(I give context for my question first, the question itself is at the bottom where it says QUESTION in bold).
Take two processes A and B. A checks a condition, sees that it isn't satisfied, and goes to sleep/blocks. B satisfies the condition and wakes A up. If everything happens in that order, then we have no problems.
Now if the scheduler goes:
- A checks condition, it's not satisfied
- B satisfies condition, wake A up
- A goes to sleep/blocks
then we lose the wake-up that B performs for A.
I've come across this problem in the context of implementing a blocking semaphore (i.e. one that puts the wait()ing thread to sleep/blocks it instead of letting it spin-wait). Several sources give solutions to this, among them:
Andrew Tanenbaum, Modern Operating Systems, 4th edition, p. 130:
The essence of the problem here is that a wakeup sent to a process that is not (yet) sleeping is lost. If it were not lost, everything would work. A quick fix is to modify the rules to add a wakeup waiting bit to the picture. When a wakeup is sent to a process that is still awake, this bit is set. Later, when the process tries to go to sleep, if the wakeup waiting bit is on, it will be turned off, but the process will stay awake. The wakeup waiting bit is a piggy bank for storing wakeup signals. The consumer clears the wakeup waiting bit in every iteration of the loop.
This article in the Linux journal ("Kernel Korner - Sleeping in the Kernel", Linux Journal #137) mentions something similar:
This code avoids the lost wake-up problem. How? We have changed our current state to TASK_INTERRUPTIBLE, before we test the condition. So, what has changed? The change is that whenever a wake_up_process is called for a process whose state is TASK_INTERRUPTIBLE or TASK_UNINTERRUPTIBLE, and the process has not yet called schedule(), the state of the process is changed back to TASK_RUNNING.
Thus, in the above example, even if a wake-up is delivered by process B at any point after the check for list_empty is made, the state of A automatically is changed to TASK_RUNNING. Hence, the call to schedule() does not put process A to sleep; it merely schedules it out for a while, as discussed earlier. Thus, the wake-up no longer is lost.
As I understand, this basically says "you can mark a process as wanting to go to sleep/block such that a later wakeup can cancel the later sleep/block call".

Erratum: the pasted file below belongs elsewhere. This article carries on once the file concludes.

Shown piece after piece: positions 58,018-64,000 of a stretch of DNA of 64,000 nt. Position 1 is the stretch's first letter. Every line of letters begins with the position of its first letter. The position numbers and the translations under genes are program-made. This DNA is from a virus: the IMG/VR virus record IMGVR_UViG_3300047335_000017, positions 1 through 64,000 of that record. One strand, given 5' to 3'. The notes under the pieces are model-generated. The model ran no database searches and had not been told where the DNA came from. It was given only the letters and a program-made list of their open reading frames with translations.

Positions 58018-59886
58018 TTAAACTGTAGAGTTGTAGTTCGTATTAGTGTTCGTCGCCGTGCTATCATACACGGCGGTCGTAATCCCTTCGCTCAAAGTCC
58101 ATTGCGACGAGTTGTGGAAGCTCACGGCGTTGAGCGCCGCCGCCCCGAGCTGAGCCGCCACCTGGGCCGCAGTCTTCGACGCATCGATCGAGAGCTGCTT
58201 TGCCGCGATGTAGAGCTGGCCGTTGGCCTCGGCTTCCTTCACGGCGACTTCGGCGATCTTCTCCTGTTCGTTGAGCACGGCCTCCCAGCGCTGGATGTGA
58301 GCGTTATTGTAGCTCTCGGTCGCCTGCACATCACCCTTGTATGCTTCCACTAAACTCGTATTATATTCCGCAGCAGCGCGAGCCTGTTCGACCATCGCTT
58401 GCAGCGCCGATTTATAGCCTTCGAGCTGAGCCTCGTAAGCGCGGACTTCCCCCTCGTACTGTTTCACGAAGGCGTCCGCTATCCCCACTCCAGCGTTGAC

Finally these lecture notes in the bottom couple paragraphs starting at "The pseudo-code below shows the implementation of such a semaphore, called a blocking semaphore:" gives code for a blocking semaphore and uses an atomic operation "Release_mutex_and_block (csem.mutex);". They claim that:
Please notice that the P()ing process must atomically become unrunnable and release the mutex. This is becuase of the risk of a lost wakeup. Imagine the case where these were two different operations: release_mutex(xsem.mutex) and sleep(). If a context-switch would occur in between the release_mutex() and the sleep(), it would be possible for another process to perform a V() operation and attempt to dequeue_and_wakeup() the first process. Unfortunately, the first process isn't yet asleep, so it missed the wake-up -- instead, when it again runs, it immediately goes to sleep with no one left to wake it up.
Operating systems generally provide this support in the form of a sleep() system call that takes the mutex as a parameter. The kernel can then release the mutex and put the process to sleep in an environment free of interruptions (or otherwise protected).
QUESTION: Do processes in UNIX have some way of marking them as "I'm planning on going to sleep", or a "wakeup waiting bit" as Tanenbaum calls it? Is there a system call sleep(mutex) that atomically releases a mutex and then puts the process to sleep/blocks it?
It's probably somewhat apparent that I'm not familiar with system calls and generally OS internals; if there are any false assumptions apparent in my question or misuses of terminology, I'd be happy to have them pointed out to me.